May 15, 2014
As expected, the Federal Communications Commission today voted in favor of opening its newly-proposed Net neutrality rules up to public comment.
The proposed rules, potentially, could allow broadband providers to offer “commercially reasonable” traffic management — a plan that is not sitting well with proponents of a free and open Internet, despite the assurances of FCC chairman Tom Wheeler who dreamed up the plan.
Although it was a close vote (3-2), Wheeler got his way, thanks to the two other democrats on the FCC board.
Those votes did not come without the two commissioners stating some misgivings, however.
“I believe the process that got us to this rulemaking today is flawed. I would have preferred a delay. I think we moved too fast to be fair,” Commissioner Jessica Rosenworcel was quoted by Reuters.
Commissioner Mignon Clyburn is encouraging the public to comment on the notice of proposed rulemaking, which puts Wheeler’s plan before the public for the next 120 days.
The notice asks if “paid prioritization” by broadband providers should be forbidden as well as if they should be treated as utilities. If Internet providers were treated as utility providers, the FCC would have more regulatory power over them.
“This is your opportunity to formally make your points on the record,” Clyburn was quoted by Reuters. “You have the ear of the entire FCC. The eyes of the world are on all of us.”
The new proposal comes after weeks of criticism for Wheeler’s original Net neutrality plan which could have enabled broadband providers to implement a “fast lane” for streaming video providers willing to fork over enough cash.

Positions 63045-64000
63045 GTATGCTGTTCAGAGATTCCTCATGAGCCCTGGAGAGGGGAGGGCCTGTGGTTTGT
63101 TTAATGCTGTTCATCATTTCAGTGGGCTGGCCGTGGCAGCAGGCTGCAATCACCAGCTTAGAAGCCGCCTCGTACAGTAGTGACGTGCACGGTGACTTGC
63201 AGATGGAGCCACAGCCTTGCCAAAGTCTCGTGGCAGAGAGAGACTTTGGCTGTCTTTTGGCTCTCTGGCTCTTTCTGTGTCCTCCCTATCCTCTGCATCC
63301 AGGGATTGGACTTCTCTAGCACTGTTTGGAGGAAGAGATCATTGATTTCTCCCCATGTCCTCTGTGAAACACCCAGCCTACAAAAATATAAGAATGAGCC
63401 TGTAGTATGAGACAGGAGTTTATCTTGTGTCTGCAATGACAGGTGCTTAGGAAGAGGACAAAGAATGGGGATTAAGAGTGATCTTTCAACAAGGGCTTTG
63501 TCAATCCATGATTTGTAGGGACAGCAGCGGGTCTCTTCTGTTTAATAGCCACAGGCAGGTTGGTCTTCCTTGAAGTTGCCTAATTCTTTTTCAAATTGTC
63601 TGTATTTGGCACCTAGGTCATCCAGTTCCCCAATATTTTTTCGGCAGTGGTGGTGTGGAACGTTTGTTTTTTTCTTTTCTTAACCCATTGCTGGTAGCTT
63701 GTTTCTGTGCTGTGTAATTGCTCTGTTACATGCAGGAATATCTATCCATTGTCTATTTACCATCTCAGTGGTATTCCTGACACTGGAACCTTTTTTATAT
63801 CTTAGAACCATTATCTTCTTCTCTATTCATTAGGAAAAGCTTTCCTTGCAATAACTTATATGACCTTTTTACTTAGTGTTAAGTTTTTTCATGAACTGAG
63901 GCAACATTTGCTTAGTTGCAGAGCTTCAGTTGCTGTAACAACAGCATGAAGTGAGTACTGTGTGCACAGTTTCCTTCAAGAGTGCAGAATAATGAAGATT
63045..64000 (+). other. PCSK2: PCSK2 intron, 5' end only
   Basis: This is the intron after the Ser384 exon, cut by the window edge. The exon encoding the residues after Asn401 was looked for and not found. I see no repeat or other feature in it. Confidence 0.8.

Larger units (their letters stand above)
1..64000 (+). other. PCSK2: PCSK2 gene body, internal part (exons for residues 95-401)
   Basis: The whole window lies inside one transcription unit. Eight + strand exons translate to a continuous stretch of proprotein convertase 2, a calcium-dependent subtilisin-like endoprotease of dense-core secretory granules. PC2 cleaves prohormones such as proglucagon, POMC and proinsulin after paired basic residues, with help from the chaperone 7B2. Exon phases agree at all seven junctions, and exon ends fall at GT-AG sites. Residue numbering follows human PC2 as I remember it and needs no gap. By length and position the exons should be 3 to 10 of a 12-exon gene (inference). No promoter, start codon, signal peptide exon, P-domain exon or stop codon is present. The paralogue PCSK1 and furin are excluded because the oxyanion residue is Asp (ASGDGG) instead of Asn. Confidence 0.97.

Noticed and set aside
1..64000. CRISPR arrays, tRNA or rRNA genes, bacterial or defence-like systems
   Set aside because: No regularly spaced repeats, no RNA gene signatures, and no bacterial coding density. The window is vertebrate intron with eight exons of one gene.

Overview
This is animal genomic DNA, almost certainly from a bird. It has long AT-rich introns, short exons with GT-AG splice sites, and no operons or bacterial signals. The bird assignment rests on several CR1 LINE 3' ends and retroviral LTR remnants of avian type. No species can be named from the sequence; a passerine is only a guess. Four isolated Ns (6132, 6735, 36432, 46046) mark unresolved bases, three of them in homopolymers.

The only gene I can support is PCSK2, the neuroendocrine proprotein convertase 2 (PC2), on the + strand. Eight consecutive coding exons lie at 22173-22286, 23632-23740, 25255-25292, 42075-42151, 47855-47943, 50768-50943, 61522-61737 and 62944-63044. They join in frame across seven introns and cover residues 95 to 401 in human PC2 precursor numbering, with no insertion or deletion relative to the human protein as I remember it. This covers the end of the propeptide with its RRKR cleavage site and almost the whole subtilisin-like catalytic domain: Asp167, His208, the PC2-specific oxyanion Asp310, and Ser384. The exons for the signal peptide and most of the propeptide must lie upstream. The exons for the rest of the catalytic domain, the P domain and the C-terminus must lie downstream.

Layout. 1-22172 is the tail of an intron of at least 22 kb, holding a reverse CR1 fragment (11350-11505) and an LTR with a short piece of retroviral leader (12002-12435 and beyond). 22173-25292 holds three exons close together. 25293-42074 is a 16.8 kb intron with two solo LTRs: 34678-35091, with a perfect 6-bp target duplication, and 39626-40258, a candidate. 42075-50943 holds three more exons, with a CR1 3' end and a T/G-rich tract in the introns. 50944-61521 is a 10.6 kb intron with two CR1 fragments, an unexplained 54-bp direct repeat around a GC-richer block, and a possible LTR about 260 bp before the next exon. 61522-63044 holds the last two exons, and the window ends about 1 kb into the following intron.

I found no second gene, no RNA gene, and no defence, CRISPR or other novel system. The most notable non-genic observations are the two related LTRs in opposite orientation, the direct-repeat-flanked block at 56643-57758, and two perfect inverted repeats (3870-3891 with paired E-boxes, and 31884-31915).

Wheeler has since announced safeguards to prevent that. The revision includes language that Wheeler has said will enable the FCC to ensure the traffic of non-paying customers is not affected.
Wheeler has been saying for weeks his plans for Net neutrality have been misunderstood.
“I do not believe we should leave the market unprotected for multiple more years while lawyers for the biggest corporate players tie the FCC’s protections up in court,” Wheeler said in a recent blog post.
“Notwithstanding this, all regulatory options remain on the table. If the proposal before us now turns out to be insufficient or if we observe anyone taking advantage of the rule, I won’t hesitate to use Title II. However, unlike with Title II, we can use the court’s roadmap to implement Open Internet regulation now rather than endure additional years of litigation and delay.”
Jennifer Cowan is the Managing Editor for SiteProNews.